Mohave Valley Daily News
The Daily News staff | Posted: Thursday, July 31, 2014 12:18 am
WASHINGTON — The Fish Hatchery Protection Act earned approval by the House Natural Resources Committee on Wednesday and heads to the full House for consideration.
The legislation, sponsored by Rep. Paul Gosar, R-Ariz., is designed to restore and preserve propagation fish hatcheries and propagation programs within the National Fish Hatchery System and stipulates that only Congress can authorize the termination or significant alteration of such facilities and programs. In November 2013, the Fish and Wildlife Service changed the priorities for the five different propagation program categories and announced its intent to close propagation programs and possibly hatcheries throughout the nation in fiscal year 2015. The Willow Beach National Fish Hatchery, which has provided rainbow trout for the Colorado River system, was among facilities targeted for closure.
Gosar said he proposed the act because he thought the decision to terminate recreational fishing propagation programs was extremely misguided as several of the hatcheries affected were constructed more than 50 years ago to offset the loss of native fisheries resulting from the construction of federal dams.
By the Fish and Wildlife Service’s own estimates, the National Fish Hatchery System returns $28 to the national economy for every dollar spent, generating $3.6 billion annually, he argued.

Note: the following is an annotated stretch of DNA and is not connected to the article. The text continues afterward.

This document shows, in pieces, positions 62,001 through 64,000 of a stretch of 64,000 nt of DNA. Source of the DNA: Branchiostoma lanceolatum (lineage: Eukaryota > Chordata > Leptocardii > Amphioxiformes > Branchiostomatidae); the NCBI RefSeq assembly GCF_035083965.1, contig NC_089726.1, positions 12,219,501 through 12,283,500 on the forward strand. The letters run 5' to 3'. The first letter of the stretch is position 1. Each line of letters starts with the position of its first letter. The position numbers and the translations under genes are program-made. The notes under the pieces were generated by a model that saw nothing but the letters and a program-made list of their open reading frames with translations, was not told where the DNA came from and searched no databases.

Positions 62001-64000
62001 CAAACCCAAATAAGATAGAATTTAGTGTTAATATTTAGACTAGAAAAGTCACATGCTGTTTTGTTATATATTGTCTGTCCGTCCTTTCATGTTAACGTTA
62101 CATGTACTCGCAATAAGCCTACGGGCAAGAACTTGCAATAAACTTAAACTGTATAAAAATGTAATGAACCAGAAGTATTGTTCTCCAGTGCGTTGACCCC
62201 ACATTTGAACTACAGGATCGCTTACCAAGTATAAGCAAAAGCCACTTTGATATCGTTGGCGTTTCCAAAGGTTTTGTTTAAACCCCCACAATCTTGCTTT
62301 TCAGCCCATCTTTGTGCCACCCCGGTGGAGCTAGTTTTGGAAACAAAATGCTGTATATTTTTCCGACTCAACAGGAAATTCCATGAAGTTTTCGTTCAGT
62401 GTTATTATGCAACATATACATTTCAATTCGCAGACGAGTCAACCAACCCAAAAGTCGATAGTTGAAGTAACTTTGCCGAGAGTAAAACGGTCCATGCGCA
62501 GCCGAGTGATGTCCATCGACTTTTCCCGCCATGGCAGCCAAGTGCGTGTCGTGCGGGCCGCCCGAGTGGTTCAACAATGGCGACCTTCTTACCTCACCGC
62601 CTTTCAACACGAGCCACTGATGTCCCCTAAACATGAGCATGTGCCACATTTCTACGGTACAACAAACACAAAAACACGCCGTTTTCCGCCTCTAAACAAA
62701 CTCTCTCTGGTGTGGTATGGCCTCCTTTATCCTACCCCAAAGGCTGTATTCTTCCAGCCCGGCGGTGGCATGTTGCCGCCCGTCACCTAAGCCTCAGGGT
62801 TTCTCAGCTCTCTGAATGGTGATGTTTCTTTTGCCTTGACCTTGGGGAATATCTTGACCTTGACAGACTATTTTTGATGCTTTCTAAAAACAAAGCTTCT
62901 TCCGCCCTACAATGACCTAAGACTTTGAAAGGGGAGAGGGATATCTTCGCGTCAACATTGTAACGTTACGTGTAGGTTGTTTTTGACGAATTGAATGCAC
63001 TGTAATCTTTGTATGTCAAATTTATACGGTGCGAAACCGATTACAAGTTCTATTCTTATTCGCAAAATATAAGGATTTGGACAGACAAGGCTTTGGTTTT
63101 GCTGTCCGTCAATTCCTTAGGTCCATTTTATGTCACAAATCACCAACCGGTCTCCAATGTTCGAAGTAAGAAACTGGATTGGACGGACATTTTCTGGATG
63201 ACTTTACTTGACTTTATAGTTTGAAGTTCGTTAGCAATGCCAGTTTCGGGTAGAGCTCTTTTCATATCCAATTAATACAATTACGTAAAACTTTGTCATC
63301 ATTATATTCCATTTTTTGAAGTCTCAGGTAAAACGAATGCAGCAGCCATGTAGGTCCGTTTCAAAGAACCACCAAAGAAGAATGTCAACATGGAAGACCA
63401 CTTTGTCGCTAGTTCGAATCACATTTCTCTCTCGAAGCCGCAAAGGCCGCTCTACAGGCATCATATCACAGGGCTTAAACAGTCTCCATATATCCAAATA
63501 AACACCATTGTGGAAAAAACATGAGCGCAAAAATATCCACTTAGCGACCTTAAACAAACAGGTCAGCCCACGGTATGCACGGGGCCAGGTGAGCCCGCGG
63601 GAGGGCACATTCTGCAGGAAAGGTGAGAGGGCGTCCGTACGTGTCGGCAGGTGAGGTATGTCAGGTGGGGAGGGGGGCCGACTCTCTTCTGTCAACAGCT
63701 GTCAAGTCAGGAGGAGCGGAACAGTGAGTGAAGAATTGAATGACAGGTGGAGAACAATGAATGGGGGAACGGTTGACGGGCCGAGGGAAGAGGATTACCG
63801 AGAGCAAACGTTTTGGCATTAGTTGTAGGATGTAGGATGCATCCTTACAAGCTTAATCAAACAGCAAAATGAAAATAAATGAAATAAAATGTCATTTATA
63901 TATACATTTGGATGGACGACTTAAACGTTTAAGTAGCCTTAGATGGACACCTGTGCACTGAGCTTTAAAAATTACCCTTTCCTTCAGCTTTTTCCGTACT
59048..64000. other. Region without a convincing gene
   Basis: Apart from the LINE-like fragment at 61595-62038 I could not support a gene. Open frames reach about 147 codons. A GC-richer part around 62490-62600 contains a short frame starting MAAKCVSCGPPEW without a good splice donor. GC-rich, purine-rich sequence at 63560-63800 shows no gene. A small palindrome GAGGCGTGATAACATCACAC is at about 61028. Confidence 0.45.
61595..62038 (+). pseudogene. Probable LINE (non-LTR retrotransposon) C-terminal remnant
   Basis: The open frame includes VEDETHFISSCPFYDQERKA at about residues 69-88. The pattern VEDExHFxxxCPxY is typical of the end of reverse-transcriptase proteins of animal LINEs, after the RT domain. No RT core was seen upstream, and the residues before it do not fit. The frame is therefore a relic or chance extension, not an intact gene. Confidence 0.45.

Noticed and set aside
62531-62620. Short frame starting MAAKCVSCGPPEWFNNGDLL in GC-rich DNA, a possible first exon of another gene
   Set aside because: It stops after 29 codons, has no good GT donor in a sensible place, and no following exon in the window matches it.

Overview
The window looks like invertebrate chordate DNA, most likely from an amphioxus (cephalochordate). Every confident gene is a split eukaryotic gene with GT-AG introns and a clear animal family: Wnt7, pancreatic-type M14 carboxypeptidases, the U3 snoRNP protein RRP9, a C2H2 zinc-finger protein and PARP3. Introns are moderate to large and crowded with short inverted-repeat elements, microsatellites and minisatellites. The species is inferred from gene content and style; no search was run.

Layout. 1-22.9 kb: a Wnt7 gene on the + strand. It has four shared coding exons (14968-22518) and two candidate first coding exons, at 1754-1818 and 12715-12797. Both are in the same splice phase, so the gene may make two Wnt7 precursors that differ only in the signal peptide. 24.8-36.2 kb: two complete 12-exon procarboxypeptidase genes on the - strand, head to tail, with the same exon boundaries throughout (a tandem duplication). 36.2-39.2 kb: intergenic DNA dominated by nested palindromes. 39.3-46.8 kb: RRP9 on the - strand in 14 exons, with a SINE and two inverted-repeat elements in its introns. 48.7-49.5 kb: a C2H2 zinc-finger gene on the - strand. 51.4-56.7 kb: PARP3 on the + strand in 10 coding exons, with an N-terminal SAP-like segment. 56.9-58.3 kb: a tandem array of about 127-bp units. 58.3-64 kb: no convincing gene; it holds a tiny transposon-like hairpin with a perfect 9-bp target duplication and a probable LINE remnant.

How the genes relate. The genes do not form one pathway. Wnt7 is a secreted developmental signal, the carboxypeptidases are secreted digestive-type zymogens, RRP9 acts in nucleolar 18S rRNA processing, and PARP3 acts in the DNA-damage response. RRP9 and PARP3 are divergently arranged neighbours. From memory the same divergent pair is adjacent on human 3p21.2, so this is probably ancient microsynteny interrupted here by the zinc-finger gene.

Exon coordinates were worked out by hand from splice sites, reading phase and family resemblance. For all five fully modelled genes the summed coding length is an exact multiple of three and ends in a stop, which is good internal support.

“Today the Natural Resources Committee voted to protect vital recreational fishing industries that provide jobs and revenue for rural communities throughout the country,” Gosar said Wednesday. “I am pleased to see that my colleagues on the committee agree that only Congress should authorize the termination of fish hatchery facilities or programs.
“From recent testimony that we have heard from the Fish and Wildlife Service, it is clear that they have acted poorly by not offering a public comment period and did not consider job losses or associated economic impact before terminating important recreational fishing programs. Even Deputy Director of the Fish and Wildlife Service Steve Guertin admitted their organization failed to recognize the negative consequences of their flawed actions.
“This continues a disturbing trend of big government, bureaucratic decisions that harm local communities and I am proud that my legislation will move forward to correct this overreach by the Fish and Wildlife Service.”
Among those testifying before the committee last week was Mohave County Sup. Hildy Angius, who cited the economic benefits recreational fishing provides for the Tri-state and the impact that removing a portion of that would have on the area.
The FNNFH would like to thank the Mohave Valley Daily News for allowing us to republish their article.